FDA report: Antimicrobials approved for food-producing animals

February 11, 2013

The U.S. Food and Drug Administration’s (FDA) Center for Veterinary Medicine has released its third annual report summarizing 2011 sales and distribution data of antimicrobial drugs approved for use in food-producing animals.

The Animal Drug User Fee Act (ADUFA), as amended in 2008, requires antimicrobial drug sponsors to annually report the amount of antimicrobial active ingredient in the drugs they sold or distributed for use in food-producing animals. ADUFA also requires that the FDA provide public summaries of these sales and distribution data. The collected data helps the FDA evaluate antimicrobial resistance trends and other issues relating to the safety and effectiveness of antimicrobial drugs approved for use in food-producing animals.

In July 2012, the FDA solicited comments from the public on a number of issues regarding the collection of antimicrobial drug sales and distribution data, including how the FDA can most effectively compile and present its annual summary report. The FDA believes it would be helpful to have more information on how medically important antimicrobial drugs are currently used in food-producing animals in order to enhance ongoing efforts to monitor antimicrobial resistance. These efforts are important to support the agency’s current strategy to protect public health and promote the judicious use of medically important antibiotics in food-producing animals.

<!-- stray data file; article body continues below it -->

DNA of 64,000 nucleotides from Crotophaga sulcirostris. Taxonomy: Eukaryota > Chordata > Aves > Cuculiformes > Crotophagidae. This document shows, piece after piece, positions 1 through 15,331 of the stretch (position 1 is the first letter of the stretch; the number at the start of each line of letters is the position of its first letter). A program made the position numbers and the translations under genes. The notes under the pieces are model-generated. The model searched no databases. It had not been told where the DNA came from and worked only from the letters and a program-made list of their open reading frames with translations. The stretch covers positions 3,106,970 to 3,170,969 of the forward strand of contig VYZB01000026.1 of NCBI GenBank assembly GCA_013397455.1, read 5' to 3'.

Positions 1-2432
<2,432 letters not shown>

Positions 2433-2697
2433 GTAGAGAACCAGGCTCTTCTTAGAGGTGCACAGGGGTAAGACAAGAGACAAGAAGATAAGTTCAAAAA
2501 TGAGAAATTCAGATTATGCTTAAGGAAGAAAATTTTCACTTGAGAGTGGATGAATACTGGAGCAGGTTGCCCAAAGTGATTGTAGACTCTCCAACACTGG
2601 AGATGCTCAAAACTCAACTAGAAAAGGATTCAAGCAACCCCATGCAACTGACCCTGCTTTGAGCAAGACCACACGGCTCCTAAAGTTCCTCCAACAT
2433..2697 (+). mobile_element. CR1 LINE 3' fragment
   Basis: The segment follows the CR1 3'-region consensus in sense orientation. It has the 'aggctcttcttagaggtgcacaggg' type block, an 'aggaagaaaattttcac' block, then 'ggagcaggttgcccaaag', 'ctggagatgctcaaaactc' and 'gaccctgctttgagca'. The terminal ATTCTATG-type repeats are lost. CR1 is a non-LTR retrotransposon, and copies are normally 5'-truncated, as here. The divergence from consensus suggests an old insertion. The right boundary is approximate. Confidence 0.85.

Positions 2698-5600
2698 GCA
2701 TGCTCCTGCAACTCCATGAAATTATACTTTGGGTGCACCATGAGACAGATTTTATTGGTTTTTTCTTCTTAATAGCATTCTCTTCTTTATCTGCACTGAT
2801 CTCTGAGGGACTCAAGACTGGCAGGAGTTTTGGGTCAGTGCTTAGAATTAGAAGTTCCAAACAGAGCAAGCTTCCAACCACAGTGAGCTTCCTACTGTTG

The FDA extended the comment period to Nov. 26, 2012, and the agency is now reviewing the comments. In particular, the FDA is considering these comments as part of an ongoing effort to enhance the content and format of its annual summary report. The FDA intends to implement the updated format when it summarizes the data reported for 2012, and also plans to re-analyze and update prior year reports to conform to the new format.

Press release